The loci of constant proper distance from the origin have the same hyperbolic shape with respect to every frame, differing only by the scale factor 1/(1-u2) relative to the absolute rest frame. In other words, given two observers momentarily intersecting at the origin, one at absolute rest and the other moving at u, the locus of points at a distance S (from the observers) with respect to the rest frame is identical to the locus of points at a distance s = S/(1-u2) with respect to the moving frame. For negative values of s, the figure is reflected about the x axis. For imaginary distances, interchange the x and t axes.


Another interesting example is the case a = 0, for which the invariant relation for intervals becomes



If we again assume U=0, then the proper timelike distances s in the (x,t) frame satisfy the relation s2 = T2, so the loci of equidistant points are as shown in Figure 1a.


One way of experimentally distinguishing between the cases a = 0, 1/2, and 1 is by examining the Doppler shift. The standard relativistic Doppler effect, corresponding to the case a = 1/2, is described in The Doppler Shift for Sound and Light. The case a = 0 gives a Doppler frequency ratio of precisely 1/(1-u) for light signals communicated between the absolute rest frame and a frame with speed u. This is exactly the classical Doppler effect if the receiver is stationary and the source is approaching. On the other hand, the case a = 1 gives a Doppler frequency ratio of 1+u, which is exactly the same as the classical Doppler effect if the source is stationary and the receiver is approaching. Each of these extreme cases agrees with the relativistic Doppler shift to first order, and in fact the relativistic effect is the geometric mean of these two ratios. Since the relativistic Doppler effect has been experimentally confirmed to second order, we know that a must equal 1/2, or at least be very close to 1/2, but it's interesting to note that this conclusion does not follow directly from the relativistic composition rule. It is also necessary to apply the relativity principle itself when factoring equation (1), in order to arrive at a system of complete symmetry, thereby obviating an absolute rest frame. It's interesting to speculate as to the observable effects of a slight deviation of a from the relativistic value of 1/2. It should be emphasized again that this is not the usual simultaneity convention parameter, which has no operational effect. In contrast, the a parameter does have operational effects, so it's not simply a matter of convention.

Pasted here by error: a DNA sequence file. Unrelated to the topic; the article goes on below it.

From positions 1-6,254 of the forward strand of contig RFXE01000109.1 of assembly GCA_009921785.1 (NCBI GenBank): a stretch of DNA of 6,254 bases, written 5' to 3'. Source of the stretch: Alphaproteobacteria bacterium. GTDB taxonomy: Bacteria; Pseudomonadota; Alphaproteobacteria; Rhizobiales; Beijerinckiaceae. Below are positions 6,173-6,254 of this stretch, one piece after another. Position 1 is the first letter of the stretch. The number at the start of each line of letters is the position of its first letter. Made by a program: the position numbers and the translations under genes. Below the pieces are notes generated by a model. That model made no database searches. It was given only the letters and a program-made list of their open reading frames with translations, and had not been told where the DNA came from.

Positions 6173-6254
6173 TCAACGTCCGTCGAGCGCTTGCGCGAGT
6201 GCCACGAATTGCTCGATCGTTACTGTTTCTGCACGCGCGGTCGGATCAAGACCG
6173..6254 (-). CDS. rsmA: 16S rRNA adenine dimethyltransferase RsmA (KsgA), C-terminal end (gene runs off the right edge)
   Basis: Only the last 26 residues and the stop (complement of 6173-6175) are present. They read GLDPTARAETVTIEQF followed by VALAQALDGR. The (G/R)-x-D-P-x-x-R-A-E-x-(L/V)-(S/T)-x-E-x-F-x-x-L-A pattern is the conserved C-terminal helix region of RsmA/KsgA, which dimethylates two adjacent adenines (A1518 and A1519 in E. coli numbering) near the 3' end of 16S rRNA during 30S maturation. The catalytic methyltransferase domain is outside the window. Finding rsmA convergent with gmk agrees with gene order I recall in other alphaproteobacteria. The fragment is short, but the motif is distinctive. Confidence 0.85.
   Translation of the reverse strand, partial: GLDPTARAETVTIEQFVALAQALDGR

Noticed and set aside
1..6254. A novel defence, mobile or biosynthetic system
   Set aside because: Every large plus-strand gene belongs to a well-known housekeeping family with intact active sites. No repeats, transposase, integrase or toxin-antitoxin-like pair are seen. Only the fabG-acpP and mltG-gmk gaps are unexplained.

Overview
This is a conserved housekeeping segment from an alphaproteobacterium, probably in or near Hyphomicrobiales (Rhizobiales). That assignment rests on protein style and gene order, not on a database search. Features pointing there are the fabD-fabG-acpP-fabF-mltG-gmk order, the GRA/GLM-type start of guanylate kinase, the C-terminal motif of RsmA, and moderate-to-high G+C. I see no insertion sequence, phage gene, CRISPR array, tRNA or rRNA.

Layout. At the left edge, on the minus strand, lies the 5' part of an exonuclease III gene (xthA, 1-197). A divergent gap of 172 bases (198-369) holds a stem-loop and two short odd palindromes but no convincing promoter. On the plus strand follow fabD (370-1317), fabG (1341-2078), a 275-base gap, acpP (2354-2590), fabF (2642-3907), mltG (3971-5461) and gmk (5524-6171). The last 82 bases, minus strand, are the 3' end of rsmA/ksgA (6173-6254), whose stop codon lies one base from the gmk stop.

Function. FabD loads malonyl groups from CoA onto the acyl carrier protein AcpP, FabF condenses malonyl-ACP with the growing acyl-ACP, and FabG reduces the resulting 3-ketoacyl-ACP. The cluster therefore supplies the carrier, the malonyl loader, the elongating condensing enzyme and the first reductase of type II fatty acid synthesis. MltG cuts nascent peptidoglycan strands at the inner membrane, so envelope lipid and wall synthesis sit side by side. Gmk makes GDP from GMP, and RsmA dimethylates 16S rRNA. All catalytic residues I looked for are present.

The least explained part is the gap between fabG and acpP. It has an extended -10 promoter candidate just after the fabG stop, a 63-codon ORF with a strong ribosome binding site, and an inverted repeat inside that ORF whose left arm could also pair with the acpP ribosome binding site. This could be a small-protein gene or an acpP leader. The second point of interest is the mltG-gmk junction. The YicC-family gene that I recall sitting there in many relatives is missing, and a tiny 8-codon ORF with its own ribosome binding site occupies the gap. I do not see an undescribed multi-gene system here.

Although the generalized Lorentz transformation with a significantly different from 1/2 is evidently not applicable to translatory motion, it's conceivable that it might apply to some other kind of extrinsic change. Obviously it would need to be a variable that does have an absolute zero reference. For example, recalling that angular velocity is absolute, we might speculate that a generalized relativistic composition law applies to angular speeds. (Here we need to carefully distinguish between purely angular displacement as opposed to circular translatory displacement of the parts of an extended object.) In this case we replace (x,t) with (q,t), and instead of v = dx/dt we focus on w = dq/dt, positing an invariant conversion between orientation (angular position) and time.


Recalling that the unit of angular position is the radian, which is regarded as a null dimension, we have the interesting sequence of units



This suggests that, just as velocity v is the temporal derivative of the spatial parameter x, the angular orientation q might be regarded as the temporal derivative of a temporal parameter x. Conversely, x can be seen as the integral of angular position.


There are similarities between the angular dimension q and a hypothetical spatial dimension that is cylindrical with a circumference of 2p. Just as in a cylindrical spatial dimension, we find that the global topology breaks the Lorentz symmetry, and there is a unique "rest frame" in which the circumference is a maximum. For relatively moving frames the instantaneous circumference is less, which implies that the angular extent of a complete circumnavigation of the rotational dimension is less than 2p. This effect is superficially similar to the angular dilation that occurs with respect to ordinary rotation, which actually consist of coordinated translations of the components of extended objects. However, this hypothetical cylindrical dimension is distinct from the space of ordinary rotations, because it can be circumnavigated at a single point in space. The possibility of three cylindrical dimensions, corresponding to the observed three degrees of angular freedom (Euler angles), with generalized Lorentz covariance, is discussed in Curled-Up Dimensions.